UPDATE: On July 14, the Trump administration pulled the plug on its proposed rules for student immigration, reaching a compromise that will allow international students to remain in the country even if they are not enrolled in in-person classes.
By Stephen Neukam
Joining a number of universities around the country, Rider rebuked the Trump administration by signing onto a brief on July 13 in support of a lawsuit against the federal government for its new student immigration rules
The rules that U.S. Immigration and Customs Enforcement released July 6 would strip foreign students of visas if their institution offered only online classes in the wake of COVID-19, requiring them to leave the country.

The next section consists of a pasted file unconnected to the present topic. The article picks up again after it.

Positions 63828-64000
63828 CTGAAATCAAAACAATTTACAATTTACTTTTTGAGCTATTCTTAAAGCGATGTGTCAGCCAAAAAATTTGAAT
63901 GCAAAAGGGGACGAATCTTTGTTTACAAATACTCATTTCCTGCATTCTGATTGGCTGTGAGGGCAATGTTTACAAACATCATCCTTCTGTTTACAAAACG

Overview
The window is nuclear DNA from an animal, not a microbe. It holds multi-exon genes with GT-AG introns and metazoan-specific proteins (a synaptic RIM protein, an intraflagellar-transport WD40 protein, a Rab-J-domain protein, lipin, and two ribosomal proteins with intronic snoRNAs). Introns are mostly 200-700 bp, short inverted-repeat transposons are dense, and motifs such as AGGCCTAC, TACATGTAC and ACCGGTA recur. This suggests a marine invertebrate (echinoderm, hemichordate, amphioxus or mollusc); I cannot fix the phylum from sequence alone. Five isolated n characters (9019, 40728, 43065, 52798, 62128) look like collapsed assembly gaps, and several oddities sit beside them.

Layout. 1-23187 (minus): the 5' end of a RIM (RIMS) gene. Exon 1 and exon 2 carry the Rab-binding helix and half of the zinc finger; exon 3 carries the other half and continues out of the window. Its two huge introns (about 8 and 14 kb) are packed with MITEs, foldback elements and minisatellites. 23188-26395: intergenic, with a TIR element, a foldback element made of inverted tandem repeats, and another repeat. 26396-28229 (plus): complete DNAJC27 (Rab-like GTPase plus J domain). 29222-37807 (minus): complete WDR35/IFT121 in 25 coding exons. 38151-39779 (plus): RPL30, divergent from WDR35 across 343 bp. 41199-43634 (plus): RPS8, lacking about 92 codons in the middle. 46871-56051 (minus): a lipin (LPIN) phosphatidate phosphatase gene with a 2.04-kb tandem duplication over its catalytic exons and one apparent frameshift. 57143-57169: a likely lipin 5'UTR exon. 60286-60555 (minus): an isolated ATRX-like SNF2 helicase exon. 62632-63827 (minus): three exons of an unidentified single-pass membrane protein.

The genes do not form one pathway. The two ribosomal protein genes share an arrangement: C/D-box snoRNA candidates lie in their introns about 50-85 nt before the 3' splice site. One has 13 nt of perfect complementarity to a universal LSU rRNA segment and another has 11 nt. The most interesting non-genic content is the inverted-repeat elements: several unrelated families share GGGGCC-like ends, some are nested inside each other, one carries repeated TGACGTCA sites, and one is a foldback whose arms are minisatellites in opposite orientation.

The lawsuit, filed by Harvard University and Massachusetts Institute of Technology, seeks to block the Trump administration’s new policy. The first hearing for the suit is scheduled for July 14.
Seventeen states have also sued the Trump administration over the immigration policy.
In an email to the Rider community, President Gregory Dell’Omo said that the university welcomes all students from around the world and that the new rules, issued during a global pandemic, make it difficult for international students as institutions adjust to protect their communities.
“We are proud to stand with other institutions of higher education all across this country in our steadfast support of international students,” said Dell’Omo. “As an inclusive community, these rules are inconsistent with Rider’s core values.”
As part of its reopening plan, “Resolved and Ready,” the university is expected to offer in-person, hybrid and online classes for the upcoming semester. Dell’Omo said Rider will work closely with its international students to make sure they are in compliance with the new guidelines.